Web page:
When my husband and I first started dating, we texted with T9 word, John Mayer had just dropped Battle Studies, and watching YouTube videos was still a novelty.
So I vividly remember the first time he showed me a YouTube video. It was called "Life and Music" by philosopher Alan Watts. (You can easily Google it if interested; I don't link videos since they show as attachments.)
The premise of the video is this: LIFE IS A HUGE SCAM. :)
Okay, that's not entirely it. The video hones in on the ever-elusive "point of arrival." The trap of thinking that, as Watts says, "The thing is coming! It's coming!" It's coming after high school, then after college, then....etc. It's always coming, but never here.
Essentially, society tricks us into thinking we will only experience joy, peace, and fulfillment in the future. (I'm not even getting into religions, some of which preach: Don't worry, life sucks, but you can have peace after you die.)
Even the U.S. declaration seems ominous: life, liberty, and the pursuit of happiness. Is pursuing what we truly desire?
Despite seeing this video at age 21, I do think I lived most of my twenties falling into this trap. Until recently, when I started monitoring my thought patterns (through meditation), this seemed to be my brain's default programming.
On the macro level: When I'm done with basketball, I'll be happy; When I get a raise, I'll be happy; When I quit this job, I'll be happy; When I move, I'll be happy.
And the micro level: I can't wait for spring; I can't wait for vacation; I can't wait for Friday.
I was constantly living with one foot out the door.
In Sara Bareilles's song Vegas she sings:
"It's always just around the corner, oh, you're on your way to somewhere. That is bigger, better, if you could only get there."
But you never get "there" do you? Because even if you did, you've been subconsciously trained to create a new "there" the second you arrive. Thus, you make your old ceiling your new floor, and, JAY Z style, you're On to the Next One. (Ceiling, in this case.) You unthinkingly sabotage yourself by delaying access to your full expression of positive emotions, because deep down you believe they only exist in the future.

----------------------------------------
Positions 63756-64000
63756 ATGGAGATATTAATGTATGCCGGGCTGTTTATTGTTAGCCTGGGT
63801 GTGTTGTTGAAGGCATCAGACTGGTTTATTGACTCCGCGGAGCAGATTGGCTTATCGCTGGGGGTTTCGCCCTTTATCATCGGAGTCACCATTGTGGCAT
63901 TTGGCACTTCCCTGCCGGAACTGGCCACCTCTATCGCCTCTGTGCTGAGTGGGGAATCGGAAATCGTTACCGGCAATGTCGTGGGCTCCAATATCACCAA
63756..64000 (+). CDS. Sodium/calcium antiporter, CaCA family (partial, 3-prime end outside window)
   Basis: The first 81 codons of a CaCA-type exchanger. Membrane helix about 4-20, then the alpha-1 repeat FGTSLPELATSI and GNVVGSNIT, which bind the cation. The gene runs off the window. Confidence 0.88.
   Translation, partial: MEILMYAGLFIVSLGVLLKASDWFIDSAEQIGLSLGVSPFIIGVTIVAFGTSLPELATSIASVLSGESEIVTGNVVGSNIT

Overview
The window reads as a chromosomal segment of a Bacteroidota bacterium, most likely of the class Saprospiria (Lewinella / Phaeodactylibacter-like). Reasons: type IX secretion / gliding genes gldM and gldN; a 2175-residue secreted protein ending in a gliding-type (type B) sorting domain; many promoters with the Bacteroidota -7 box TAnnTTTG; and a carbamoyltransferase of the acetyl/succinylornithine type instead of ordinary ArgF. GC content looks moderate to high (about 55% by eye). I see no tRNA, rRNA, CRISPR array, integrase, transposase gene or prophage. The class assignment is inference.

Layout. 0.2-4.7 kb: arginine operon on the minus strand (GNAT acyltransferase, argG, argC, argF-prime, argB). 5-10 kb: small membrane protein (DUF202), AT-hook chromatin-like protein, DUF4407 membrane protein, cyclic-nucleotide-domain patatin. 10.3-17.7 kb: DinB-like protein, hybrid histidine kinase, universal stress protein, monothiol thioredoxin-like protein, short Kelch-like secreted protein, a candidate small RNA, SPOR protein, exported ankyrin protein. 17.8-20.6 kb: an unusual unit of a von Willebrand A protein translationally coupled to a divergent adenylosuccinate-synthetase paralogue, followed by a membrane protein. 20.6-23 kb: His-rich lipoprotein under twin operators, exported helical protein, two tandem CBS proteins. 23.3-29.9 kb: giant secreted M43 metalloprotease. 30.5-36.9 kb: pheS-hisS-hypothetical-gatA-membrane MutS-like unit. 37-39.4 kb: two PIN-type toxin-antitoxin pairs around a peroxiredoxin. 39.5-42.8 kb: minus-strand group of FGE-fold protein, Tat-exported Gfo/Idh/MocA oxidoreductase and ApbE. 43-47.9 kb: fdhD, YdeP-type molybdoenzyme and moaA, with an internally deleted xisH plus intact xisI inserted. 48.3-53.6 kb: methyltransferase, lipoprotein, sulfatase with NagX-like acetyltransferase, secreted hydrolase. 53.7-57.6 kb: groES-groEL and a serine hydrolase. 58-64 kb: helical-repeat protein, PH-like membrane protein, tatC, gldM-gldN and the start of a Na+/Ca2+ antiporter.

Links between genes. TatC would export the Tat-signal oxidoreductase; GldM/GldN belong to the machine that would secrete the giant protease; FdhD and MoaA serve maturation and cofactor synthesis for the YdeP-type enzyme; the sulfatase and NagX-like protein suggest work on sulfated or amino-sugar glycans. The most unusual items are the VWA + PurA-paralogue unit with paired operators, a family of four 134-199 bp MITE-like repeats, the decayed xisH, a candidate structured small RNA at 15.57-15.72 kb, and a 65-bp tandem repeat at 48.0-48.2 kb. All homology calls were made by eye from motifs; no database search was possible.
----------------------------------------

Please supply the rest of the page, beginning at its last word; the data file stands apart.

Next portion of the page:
[Aside: I realize the JAY Z quote was not very cohesive but, more importantly, I realized my letters up to this point were starkly lacking rap lyrics (!) Also, there's a thoughtful JAY Z interview on Letterman's Netflix show My Next Guest Needs No Introduction I wanted to recommend.]
But here's the thing I'm starting to believe more and more: you have it within yourself to experience joy, peace, and fulfillment right now. I do not mean to suggest it's easy, but I do think it's that simple. Rationally: any emotional state you'd in theory have access to in the future, you'd also have access to this very instant. Your emotions aren't tied to "that thing." They are tied to you.
The natural counterargument: but I don't feel positive emotions now! My response, which I say with kindness and gentleness: then you won't feel them in the future, either. Unless you can shift something in the present. Which you can!
[Note: I am absolutely not suggesting you make zero positive changes to your current life situation. (I believe getting in touch with your true desires is of utmost importance.) But I am strongly advocating you don't perpetually delay satisfaction just because that seems to be the default life approach in our society.]
I don't claim to know how to live this out fully, and I acknowledge it's a radical shift: to live not like you are going somewhere, but, rather, to live like you have arrived.
As a "first step," I've been monitoring the time I spend in the present vs. the time my mind swirls over the past (regret, shame, guilt) or future (stress, worry, anxiety), and trying to increase my time immersed in the present. The short but profound book How to Relax by Zen Master Thich Nhat Hanh contains solid present-centering methods.
In this beautiful poem, Rumi says:
"This is enough was always true. We just haven't seen it."
What if there is no "next thing"? What if you've arrived?
After all, you are here. And you are made of Light and Love.
with Love and with Light,
p.s. Another Rumi quote from his poem There's Nothing Ahead:
"The miracle of Jesus is himself, not what he said or did about the future. Forget the future. I'd worship someone who could do that."
p.p.s. Get. that. dirt off your shoulder.
p.p.p.s. JAY Z and Beyoncé have a daughter named Rumi.